Knock Loudly at the Door of Grace

praying

It is not that a person should shout, or scream, or be very loud, in order to prove that they are in earnest. But it is desirable that we should be hearty and fervent and warm — and ask as if we were really interested in what we were doing! It is the “effectual fervent” prayer that “avails much.” This is the lesson that is taught us by the expressions used in Scripture about prayer. It is called, “crying, knocking, wrestling, laboring, striving.”

This is the lesson taught us by scripture examples. Jacob is one. He said to the angel at Penuel, “I will not let you go, unless you bless me.” Genesis 32:26. Daniel is another. Hear how he pleaded with God: “O Lord, hear; O Lord, forgive; O Lord, hearken and do; defer not, for your own sake, O my God.” Daniel 9:19. Our Lord Jesus Christ is another. It is written of him, “In the days of his flesh, he offered up prayers and supplications with strong crying and tears.” Hebrews 5:7.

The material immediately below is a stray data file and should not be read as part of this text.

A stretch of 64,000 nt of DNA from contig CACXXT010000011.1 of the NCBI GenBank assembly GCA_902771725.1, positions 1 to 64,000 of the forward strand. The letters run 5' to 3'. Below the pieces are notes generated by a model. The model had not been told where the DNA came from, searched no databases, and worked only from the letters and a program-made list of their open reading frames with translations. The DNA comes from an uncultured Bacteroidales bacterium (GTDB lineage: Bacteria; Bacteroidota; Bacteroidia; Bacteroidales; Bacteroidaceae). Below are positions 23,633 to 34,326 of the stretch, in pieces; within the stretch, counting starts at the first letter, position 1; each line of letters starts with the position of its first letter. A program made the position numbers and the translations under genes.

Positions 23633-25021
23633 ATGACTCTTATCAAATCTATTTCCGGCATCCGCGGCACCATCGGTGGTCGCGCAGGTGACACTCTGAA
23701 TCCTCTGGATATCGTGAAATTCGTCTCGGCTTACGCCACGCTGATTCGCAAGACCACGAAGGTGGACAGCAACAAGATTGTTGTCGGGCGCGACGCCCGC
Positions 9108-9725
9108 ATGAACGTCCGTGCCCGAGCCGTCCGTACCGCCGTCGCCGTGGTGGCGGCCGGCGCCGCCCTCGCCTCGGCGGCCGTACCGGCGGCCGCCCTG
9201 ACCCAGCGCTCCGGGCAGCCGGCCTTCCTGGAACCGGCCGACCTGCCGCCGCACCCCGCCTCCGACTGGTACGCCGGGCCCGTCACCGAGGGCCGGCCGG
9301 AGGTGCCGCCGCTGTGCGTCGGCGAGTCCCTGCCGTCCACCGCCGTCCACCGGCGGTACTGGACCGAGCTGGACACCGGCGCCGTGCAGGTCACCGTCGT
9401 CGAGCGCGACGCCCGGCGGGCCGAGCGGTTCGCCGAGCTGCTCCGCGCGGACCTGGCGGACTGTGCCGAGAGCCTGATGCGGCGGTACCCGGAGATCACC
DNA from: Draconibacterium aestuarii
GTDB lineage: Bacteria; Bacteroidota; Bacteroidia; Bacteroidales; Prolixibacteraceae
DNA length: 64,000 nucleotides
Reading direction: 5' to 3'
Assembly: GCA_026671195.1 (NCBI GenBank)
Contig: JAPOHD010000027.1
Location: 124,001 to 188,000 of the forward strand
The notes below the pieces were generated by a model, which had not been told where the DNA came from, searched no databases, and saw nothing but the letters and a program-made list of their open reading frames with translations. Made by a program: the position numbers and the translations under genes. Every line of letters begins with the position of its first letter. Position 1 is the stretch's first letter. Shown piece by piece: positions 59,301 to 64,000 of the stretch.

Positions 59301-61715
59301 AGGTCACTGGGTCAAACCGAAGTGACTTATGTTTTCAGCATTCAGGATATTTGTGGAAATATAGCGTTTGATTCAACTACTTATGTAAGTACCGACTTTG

Alas, how unlike is this to many of our supplications! How tame and lukewarm they seem by comparison. How truly might God say to many of us, “You do not really want what you pray for!” Lets us try to amend this fault. Let us knock loudly at the door of grace, like Mercy in Pilgrim’s Progress, as if we must perish unless we are heard. Let us settle it in our minds, that cold prayers are a sacrifice without fire. Let us remember the story of Demosthenes the great orator, when one came to him, and wanted to plead his cause. He heard him without attention — while he told his story without earnestness. The man saw this, and cried out with anxiety that it was all true. “Ah,” said Demosthenes, “I believe you now!”

Adapted from J.C. Ryle, A Call to Prayer

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